The study found that
more than half of the companies on the 2009 Fortune 500 list were
launched during a recession or bear market, along with nearly half of
the firms on the 2008 Inc. list of America's fastest-growing companies.
The report also suggests a broader economic trend, with job creation
from startup companies proving to be less volatile and sensitive to
downturns when compared to the overall economy.
From the study's introduction:
Amid the worst economic contraction since 1981-82, and possibly the Great Depression, attention has naturally turned toward the silver lining we might be able to find around the gloom. Some have turned toward historical work on the Great Depression, noting the bright spots that existed; others have examined the relationship, if any, between recessions and entrepreneurial activity. By peering into the economic past, we hope to somehow circumvent our very limited prognosticative abilities and answer the question, "What effect do recessions have on new firm formation?"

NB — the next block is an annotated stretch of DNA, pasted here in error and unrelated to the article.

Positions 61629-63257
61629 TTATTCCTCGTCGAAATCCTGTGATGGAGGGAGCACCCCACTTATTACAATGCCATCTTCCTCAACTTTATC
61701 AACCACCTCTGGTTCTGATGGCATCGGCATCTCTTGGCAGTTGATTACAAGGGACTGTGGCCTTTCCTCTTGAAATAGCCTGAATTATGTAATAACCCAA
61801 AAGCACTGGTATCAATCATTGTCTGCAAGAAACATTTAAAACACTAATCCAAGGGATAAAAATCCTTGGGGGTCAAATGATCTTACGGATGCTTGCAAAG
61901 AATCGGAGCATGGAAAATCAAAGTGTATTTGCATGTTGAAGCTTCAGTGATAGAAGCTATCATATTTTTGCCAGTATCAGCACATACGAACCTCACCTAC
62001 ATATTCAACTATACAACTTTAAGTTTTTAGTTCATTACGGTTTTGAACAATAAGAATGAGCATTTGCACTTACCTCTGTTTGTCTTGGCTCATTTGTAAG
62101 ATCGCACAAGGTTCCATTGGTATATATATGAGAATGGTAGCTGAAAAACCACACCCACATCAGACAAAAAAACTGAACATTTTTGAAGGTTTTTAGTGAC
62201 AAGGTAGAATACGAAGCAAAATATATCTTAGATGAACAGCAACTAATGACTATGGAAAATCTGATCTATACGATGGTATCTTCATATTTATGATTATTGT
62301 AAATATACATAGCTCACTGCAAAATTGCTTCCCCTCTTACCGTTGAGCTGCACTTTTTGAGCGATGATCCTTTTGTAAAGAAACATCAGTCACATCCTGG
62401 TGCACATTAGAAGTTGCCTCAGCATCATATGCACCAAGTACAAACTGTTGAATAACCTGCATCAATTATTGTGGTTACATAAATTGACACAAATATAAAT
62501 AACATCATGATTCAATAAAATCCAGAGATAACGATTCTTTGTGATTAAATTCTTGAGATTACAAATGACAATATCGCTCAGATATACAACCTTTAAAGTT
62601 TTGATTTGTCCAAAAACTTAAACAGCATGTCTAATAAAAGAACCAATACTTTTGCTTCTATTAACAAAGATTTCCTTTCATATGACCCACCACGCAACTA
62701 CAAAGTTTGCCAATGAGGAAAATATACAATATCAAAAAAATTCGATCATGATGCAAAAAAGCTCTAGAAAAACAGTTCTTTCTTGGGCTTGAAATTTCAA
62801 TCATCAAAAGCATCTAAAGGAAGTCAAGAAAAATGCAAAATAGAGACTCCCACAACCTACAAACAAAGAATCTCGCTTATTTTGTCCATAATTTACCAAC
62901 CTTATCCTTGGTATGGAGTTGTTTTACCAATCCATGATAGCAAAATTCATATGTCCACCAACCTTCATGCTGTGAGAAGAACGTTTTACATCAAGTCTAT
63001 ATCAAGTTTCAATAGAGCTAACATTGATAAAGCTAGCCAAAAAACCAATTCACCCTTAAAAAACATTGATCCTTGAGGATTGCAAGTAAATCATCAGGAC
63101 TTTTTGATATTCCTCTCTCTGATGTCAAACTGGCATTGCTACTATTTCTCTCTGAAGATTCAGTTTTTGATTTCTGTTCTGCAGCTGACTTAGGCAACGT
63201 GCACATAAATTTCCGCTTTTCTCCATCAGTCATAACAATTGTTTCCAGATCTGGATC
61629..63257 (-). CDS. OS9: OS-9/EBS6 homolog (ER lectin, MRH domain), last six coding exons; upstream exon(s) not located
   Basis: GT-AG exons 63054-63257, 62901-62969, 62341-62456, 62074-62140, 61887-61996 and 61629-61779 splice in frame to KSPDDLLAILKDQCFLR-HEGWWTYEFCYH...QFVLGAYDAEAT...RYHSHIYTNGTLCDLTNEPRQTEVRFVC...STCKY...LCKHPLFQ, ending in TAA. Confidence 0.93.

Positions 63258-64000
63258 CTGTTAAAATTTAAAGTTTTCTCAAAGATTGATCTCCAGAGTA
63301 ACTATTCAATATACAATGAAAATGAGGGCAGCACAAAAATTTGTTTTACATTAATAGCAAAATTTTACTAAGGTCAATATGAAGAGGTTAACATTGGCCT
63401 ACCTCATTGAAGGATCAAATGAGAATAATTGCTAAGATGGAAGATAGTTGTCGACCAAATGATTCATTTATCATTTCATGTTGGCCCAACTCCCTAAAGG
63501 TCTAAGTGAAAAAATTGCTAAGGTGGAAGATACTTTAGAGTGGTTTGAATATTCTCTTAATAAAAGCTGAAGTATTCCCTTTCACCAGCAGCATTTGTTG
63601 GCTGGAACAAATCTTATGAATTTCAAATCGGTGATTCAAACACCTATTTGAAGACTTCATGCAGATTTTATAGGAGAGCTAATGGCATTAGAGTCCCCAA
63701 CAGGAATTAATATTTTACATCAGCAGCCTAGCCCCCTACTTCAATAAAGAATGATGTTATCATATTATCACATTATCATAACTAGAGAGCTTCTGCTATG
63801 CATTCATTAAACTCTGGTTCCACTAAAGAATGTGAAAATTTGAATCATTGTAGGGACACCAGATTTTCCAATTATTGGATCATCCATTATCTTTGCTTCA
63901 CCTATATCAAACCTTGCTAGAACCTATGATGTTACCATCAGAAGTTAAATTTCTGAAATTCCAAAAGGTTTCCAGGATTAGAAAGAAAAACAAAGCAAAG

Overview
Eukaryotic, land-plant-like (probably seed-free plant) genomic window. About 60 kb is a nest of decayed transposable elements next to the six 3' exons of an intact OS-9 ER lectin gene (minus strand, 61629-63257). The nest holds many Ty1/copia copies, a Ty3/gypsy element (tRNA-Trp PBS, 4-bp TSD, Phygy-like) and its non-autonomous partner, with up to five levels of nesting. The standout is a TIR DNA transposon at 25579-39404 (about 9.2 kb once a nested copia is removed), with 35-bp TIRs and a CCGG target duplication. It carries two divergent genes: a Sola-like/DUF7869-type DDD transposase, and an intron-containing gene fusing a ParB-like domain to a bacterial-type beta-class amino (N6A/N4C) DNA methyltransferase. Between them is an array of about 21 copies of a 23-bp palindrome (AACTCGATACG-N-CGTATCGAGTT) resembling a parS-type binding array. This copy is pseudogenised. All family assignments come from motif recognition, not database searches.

This research study, analyzing data from the U.S. Census, the Fortune 500, and the Inc. list of America's fastest-growing companies, presents three main findings:
- Recessions and bear markets, while they bring pain and often lead to short-term declines in business formation, do not appear to have a significantly negative impact on the formation and survival of new businesses.
- Well over half of the companies on the 2009 Fortune 500 list, and just under half of the 2008 Inc. list, began during a recession or bear market. We also find that the general pattern of founding years and decades can help tell a story about larger economic trends.
- Job creation from startups is much less volatile and sensitive to downturns than job creation in the entire economy.
While these data are far from conclusive and can only hint at broader trends, they do illustrate a more fundamental economic reality: each year, new firms steadily recreate the economy, generating jobs and innovations. These companies may be invisible, or they may one day grow into household names. But they constantly come into being as individuals bring forth their economic futures.